Hiked 10% duty to raise oil prices by ₱1/liter

Published May 5, 2020, 12:00 AM

by manilabulletin_admin

By Myrna M. Velasco

With the abrupt step of the government to hike oil import duty to 10-percent, it has been calculated that prices of petroleum products at the pumps would be rising by as much as ₱1.00 per liter and that is on top of the weekly price adjustments.

(MARK BALMORES / MANILA BULLETIN FILE PHOTO
(MARK BALMORES / MANILA BULLETIN FILE PHOTO

The policy was cemented by President Rodrigo Duterte via Executive Order No. 113 he issued on May 2 – and that it will be effective immediately following the mandatory publication requirements.

The oil companies said the cost of the higher import duty will be passed on to the consumers; and they concurred that this will help the government raise additional revenues to shore up cash hoard for its Covid-19 response mechanism.

Independent Philippine Petroleum Companies Association (IPPCA) President Fernando L. Martinez noted that based on their estimates, the impact will be a negligible ₱1.00 per liter, but he qualified that such shall be “a lot smaller than the ₱15 rollback since January this year.”

He asserted that from their league as players in the deregulated downstream oil sector, “the consensus of our IPPCA members is to support the EO to help in the current fund raising efforts of the government.”

Under the President’s EO, it was stipulated that the decision to hike import duty for crude and finished petroleum products had been arrived at with the recommendation of the National Economic and Development Authority (NEDA) Board that is chaired by Duterte himself.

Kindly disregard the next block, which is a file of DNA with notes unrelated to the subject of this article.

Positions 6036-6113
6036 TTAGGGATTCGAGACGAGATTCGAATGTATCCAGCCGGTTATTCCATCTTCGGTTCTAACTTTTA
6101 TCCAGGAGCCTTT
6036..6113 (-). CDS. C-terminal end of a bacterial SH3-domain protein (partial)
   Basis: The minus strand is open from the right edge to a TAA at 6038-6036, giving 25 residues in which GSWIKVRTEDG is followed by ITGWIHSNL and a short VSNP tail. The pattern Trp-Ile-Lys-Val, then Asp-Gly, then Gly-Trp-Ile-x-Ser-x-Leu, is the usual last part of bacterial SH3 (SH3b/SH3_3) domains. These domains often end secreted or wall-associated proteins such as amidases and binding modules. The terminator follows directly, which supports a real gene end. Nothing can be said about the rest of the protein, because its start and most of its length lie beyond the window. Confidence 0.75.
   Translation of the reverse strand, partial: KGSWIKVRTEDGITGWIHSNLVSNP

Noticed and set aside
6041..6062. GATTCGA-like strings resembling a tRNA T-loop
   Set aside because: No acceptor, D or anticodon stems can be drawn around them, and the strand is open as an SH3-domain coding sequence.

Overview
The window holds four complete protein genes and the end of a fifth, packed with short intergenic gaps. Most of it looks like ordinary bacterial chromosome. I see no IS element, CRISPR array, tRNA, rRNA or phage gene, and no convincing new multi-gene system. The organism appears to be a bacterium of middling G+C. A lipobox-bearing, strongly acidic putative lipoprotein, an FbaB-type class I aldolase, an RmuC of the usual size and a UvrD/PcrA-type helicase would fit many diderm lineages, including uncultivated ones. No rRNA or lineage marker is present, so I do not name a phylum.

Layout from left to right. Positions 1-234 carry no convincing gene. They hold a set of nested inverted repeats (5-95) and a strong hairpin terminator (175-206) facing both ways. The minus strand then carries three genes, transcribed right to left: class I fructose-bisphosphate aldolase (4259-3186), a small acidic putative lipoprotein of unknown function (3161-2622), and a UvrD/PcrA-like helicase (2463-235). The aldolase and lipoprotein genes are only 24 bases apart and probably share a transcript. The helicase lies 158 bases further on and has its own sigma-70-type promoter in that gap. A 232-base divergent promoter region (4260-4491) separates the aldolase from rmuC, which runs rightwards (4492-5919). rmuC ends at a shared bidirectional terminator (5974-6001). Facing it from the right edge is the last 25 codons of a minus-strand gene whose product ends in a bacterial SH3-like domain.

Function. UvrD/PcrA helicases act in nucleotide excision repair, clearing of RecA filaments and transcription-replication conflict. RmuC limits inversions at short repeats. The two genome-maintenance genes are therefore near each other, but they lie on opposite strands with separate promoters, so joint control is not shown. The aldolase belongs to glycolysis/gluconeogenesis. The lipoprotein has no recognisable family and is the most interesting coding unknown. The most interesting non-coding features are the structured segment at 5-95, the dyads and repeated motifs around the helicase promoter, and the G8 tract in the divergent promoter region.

“On April 8, 2020, the NEDA Board approved ad referendum the temporary imposition of an additional duty of 10-percent on imported crude oil and refined petroleum products,” the EO has stated.

Essentially, the price hike from the increased import duty could impact on the front-liners and the essential workers during the enhanced community quarantine, but it was reckoned that this will just be negligible added expense on their part.

To note, it is the medical front-liners and workers in essential establishments who are having greater degree of mobility because of the nature of their jobs – and they are also the segment of population currently driving consumption in the oil sector.

The country’s oil demand had so far dropped by roughly 60-percent because of the stay-at-home order of the government, and this is seen persisting while the ECQ enforcements would not be lifted yet in various parts of the country.

 
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